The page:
Re:Hey kdawson: (0, Redundant)

bmo (77928) | more than 4 years ago | (#31424748)

Mod Parent into the ground, please.

It belongs in the XKCD thread.

However, I don't take back what I said.

*grumble*

--
BMO

does it matter ? (1, Insightful)

Anonymous Coward | more than 4 years ago | (#31424746)

I have to be honest. In the end I don't care one bit about what operating system the voting machine is on. Not at all. What I do care about is that it works and works well. Prove that to me and I would be fine with it running on OS/2

computer-based voting systems are not trustworthy. (0)

Anonymous Coward | more than 4 years ago | (#31424868)

1. as presently constituted, computer-based voting systems are NOT trustworthy on numerous levels
2. PAPER BALLOTS, HAND COUNTED, LOCALLY REPORTED is the *BEST*, most trustworthy, transparent, and auditable method of voting we have
3. INSTANT RUNOFF VOTING is the other part of reforming our voting process which will provide for TRUE CHOICES aside from the two-headed Korporate Money Party
art guerrilla
aka ann archy
eof

Re:computer-based voting systems are not trustwort (0)

Anonymous Coward | more than 4 years ago | (#31426788)

Hand counts are not readily auditable because they're very slow. They're marginally auditable in cases where ballots can be sorted into a very small number of mutually-exclusive outcomes (i.e. for one race) but if you can't put them into piles an audit of a hand count would be very expensive and time consuming.

Plus optical-scan systems have accuracy rates of 3 or 4 nines, which is almost certainly better than the accuracy rate of people attempting to mark their intended vote on a ballot, and close enough for all but the mostly tightly contested races even if you assume ballots are 100% accurately marked.

So if you used optical scan ballots and automated counting and demanded a hand count only when the error rate of the machine might reasonably affect the outcome of the election, you could improve speed and maintain at least as much if not more auditability.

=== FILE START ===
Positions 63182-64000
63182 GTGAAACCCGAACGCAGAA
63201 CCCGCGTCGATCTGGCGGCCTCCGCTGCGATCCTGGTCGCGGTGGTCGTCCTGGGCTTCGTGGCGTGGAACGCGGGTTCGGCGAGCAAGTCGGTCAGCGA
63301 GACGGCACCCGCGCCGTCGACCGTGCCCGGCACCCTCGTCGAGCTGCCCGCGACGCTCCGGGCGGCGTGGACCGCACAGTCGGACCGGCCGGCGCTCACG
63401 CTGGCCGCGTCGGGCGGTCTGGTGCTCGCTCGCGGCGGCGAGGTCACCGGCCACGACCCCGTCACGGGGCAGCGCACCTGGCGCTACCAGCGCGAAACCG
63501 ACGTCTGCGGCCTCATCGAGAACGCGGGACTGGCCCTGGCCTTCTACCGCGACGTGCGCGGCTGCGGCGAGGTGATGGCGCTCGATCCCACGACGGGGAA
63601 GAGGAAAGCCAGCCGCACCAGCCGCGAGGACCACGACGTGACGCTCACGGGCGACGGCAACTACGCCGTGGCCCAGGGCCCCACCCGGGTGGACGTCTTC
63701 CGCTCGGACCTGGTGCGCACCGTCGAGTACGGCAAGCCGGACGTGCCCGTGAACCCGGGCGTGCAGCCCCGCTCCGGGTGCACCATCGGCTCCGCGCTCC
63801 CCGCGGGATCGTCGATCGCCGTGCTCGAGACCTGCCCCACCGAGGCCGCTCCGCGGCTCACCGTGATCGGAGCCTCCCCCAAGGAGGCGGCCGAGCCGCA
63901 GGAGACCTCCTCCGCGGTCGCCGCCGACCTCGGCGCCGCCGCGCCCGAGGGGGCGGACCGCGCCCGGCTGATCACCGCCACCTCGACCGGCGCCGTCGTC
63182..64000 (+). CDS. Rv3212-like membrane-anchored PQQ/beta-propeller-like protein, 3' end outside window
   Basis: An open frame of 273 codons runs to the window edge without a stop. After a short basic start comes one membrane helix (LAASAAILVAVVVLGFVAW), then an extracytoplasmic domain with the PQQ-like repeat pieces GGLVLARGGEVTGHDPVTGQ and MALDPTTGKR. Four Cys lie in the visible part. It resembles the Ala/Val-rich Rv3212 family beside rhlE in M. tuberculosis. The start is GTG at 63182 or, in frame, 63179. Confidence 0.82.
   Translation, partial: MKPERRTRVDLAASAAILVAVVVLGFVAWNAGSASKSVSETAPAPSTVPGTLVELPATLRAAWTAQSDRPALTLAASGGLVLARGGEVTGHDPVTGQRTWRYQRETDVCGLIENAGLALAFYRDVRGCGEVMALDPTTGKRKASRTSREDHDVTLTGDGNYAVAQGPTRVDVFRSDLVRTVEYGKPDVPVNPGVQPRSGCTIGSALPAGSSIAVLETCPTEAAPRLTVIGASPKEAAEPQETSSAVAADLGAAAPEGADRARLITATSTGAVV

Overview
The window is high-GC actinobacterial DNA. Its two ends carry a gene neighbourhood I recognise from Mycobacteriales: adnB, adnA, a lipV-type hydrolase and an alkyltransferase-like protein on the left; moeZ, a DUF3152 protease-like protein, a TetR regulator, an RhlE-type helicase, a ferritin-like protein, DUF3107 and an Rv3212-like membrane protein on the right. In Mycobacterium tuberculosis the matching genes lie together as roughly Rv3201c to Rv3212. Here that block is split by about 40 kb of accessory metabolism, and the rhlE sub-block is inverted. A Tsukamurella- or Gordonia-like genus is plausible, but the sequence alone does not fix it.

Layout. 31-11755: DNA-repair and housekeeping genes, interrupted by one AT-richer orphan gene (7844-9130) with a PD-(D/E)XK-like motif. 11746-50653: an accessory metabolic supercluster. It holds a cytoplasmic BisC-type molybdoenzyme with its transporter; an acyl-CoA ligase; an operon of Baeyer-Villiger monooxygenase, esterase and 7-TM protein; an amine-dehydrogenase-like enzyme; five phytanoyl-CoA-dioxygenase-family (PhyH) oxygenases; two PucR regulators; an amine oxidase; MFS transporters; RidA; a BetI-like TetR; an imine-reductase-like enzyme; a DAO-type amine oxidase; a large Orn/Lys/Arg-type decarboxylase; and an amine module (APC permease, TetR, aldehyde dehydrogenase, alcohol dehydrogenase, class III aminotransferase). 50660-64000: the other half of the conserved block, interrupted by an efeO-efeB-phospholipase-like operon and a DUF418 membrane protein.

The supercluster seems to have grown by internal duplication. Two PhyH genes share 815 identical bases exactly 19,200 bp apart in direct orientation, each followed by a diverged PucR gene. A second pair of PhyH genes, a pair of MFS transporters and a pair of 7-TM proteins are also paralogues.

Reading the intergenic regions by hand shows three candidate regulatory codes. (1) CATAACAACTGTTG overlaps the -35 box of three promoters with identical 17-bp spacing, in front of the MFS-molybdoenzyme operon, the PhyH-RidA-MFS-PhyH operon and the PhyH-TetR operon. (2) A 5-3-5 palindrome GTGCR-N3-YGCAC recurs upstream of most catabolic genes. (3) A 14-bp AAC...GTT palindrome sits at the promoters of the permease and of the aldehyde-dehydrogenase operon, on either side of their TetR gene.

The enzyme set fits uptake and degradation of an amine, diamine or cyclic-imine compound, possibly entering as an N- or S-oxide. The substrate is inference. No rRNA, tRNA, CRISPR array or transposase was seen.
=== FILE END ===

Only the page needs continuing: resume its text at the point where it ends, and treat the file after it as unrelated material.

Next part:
http://www.freedom-to-tinker.com/blog/appel/optical-scan-voting-extremely-accurate-minnesota [freedom-to-tinker.com]

The core problem is unchanged by this (1)

ThatsNotPudding (1045640) | more than 4 years ago | (#31424922)

S/he who controls the database, controls the outcome. E-voting should not be allowed for anything more important than vacuous tv talent shows - and even those outcomes are corrupt.

Computer assisted voting is possible. (1)

leuk_he (194174) | more than 4 years ago | (#31424998)

Actuallly the OS & voting program and databse does not matter that much. What is important is that there is a verifiable paper trail. The voter should be able to check what he voted (on a paper). A manual recount should be possible. And remember a vote should be secret (not to be traced back to who voted what). You cannot trust that the (open) source code of the program is the same that is actually running on the voting kiosk. (And i probably am forgetting some important specs here)
Y
A open source system helps, but really is not the core of the problem.

Besides that, the way voters have to register is also important of course. If a voter can vote mulitple times at multiple locations the whole point any voting system is lost. This has nothing to do with the voting computer.

This becomes more important if people distrust their government.

Hats (1)